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11 of 11 people found the following review helpful By Chad Spivak on May 23, 2001
Format: Hardcover
Yes, the loveable crazy anecdote king is back, and he holds nothing back in this book. Yogi Berra guarantees that you will like this book that is 60% intellectual and 50% inspirational.
Confused by my weird sayings yet? You would truly have to appreciate Yogi to get the significant meaning behind them. In this wonderful book, you get to know him just a little bit better.
Berra has such an intuitive mind for the game of baseball, and he has certainly played for or coached his fair share of championship teams. He let's us in to the secrets of the sport, not to mention his amazing pearls of wisdom. With each gem of a story, there is a certain hidden life lesson to be learned. He hides nothing and tells it like it is in a true, matter-of-fact type literary voice.
There are also some truly wonderful pictures in the book. Overall, it flows very smoothly, and thanks to his bits of humor added here and there, the book winds up being a really quick, yet enjoyable read. This book has a lot to offer everyone, not just fans of the game.
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9 of 9 people found the following review helpful By Daniel Jolley HALL OF FAMETOP 500 REVIEWERVINE VOICE on April 24, 2004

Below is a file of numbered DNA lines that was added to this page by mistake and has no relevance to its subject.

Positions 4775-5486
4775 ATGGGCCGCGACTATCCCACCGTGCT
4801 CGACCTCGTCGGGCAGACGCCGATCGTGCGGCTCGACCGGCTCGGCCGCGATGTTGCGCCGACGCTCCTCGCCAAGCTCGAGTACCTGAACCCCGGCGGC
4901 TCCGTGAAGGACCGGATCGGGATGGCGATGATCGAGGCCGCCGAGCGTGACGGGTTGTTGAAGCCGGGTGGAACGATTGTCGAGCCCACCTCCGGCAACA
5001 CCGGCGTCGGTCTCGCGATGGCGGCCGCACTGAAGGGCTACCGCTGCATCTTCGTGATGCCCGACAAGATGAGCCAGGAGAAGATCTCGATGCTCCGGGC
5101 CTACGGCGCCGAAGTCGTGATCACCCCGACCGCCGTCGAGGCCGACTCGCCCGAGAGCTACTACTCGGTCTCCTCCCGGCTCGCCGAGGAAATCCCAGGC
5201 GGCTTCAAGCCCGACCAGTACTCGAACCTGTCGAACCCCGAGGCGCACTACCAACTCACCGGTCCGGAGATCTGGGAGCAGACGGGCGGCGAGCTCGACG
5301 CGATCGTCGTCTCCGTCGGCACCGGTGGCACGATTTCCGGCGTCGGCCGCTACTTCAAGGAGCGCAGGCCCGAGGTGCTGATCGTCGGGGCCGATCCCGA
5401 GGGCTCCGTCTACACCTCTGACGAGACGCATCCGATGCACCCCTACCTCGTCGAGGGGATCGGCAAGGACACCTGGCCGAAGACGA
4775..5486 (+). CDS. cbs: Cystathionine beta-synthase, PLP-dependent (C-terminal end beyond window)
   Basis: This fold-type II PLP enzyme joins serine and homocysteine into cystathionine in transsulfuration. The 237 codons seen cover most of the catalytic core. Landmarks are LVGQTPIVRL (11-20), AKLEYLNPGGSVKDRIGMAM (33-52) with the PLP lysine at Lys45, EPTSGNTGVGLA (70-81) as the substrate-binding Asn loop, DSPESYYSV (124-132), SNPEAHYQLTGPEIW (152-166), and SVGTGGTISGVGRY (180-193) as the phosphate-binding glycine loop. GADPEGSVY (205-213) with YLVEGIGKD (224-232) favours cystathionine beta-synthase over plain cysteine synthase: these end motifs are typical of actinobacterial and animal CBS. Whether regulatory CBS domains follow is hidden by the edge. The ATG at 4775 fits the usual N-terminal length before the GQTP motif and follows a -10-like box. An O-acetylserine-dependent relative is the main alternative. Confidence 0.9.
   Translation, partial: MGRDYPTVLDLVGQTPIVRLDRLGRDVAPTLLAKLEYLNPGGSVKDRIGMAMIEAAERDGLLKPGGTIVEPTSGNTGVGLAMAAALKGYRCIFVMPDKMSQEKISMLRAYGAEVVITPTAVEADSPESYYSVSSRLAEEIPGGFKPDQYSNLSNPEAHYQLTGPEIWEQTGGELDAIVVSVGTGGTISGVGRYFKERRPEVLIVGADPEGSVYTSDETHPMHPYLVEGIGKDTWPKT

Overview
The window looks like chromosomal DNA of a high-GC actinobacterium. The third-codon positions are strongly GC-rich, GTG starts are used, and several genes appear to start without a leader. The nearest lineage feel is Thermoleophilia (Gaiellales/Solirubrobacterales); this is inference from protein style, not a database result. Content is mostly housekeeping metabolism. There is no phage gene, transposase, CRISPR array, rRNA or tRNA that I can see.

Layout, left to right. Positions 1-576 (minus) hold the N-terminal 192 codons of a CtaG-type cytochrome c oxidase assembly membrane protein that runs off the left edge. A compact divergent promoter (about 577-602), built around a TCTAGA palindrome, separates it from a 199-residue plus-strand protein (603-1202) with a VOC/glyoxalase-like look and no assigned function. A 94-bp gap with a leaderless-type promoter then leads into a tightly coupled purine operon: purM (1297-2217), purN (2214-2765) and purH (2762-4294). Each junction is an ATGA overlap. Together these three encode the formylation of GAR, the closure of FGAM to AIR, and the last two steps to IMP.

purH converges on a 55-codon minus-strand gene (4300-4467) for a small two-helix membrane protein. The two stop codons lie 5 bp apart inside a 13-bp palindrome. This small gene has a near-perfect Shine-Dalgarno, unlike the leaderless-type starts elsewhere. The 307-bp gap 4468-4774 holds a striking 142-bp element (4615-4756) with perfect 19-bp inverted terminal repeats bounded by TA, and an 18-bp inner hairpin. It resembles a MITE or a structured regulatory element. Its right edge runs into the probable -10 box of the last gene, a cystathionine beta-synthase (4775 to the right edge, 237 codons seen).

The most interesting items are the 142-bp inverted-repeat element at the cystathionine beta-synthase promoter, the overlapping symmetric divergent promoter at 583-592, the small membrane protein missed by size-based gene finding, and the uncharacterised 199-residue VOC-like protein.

Format: Hardcover
Yogi Berra is an American treasure, epitomizing many of the things that make America great. As a legend in life as well as a legend in baseball, the common-sense pearls of wisdom that drop from his lips are as instructive as they are humorous. I consider Yogi the common man's philosopher. This book offers forty chapters, each containing helpful advice, based upon a famous Yogi-ism, as well as inspiration to the reader. Most of us already know most of these lessons, but we need to be reminded of them periodically. Yogi is the perfect teacher. He is humble and honest, perfectly willing to use his own failures as well as his successes as object lessons for the rest of us; he also speaks from the heart in plain language. I love the unpretentious nature of this book; maybe it breaks a few rules of proper grammar, but it comes across in such a way that you half believe Yogi is sitting in the room with you and just talking. Yogi does offer up a number of parallels between baseball and business, stressing the importance of true teamwork, loyalty, and the personal involvement and commitment of all involved, but most of the lessons he imparts here are lessons about life and the proper way to live it. All the inspiration and wisdom aside, though, I have to admit that what I enjoy the most is Yogi's baseball stories. Baseball was a different game back when Yogi was playing, and I'm sure I'm not the only fan whose love of the game has faded as the game has turned into an impersonal industry. Yogi represents baseball at its best.
I also enjoyed learning a little more about Yogi's personal life - heck, I didn't even know how he got the name Yogi before I read this book. Here's a kid born in St.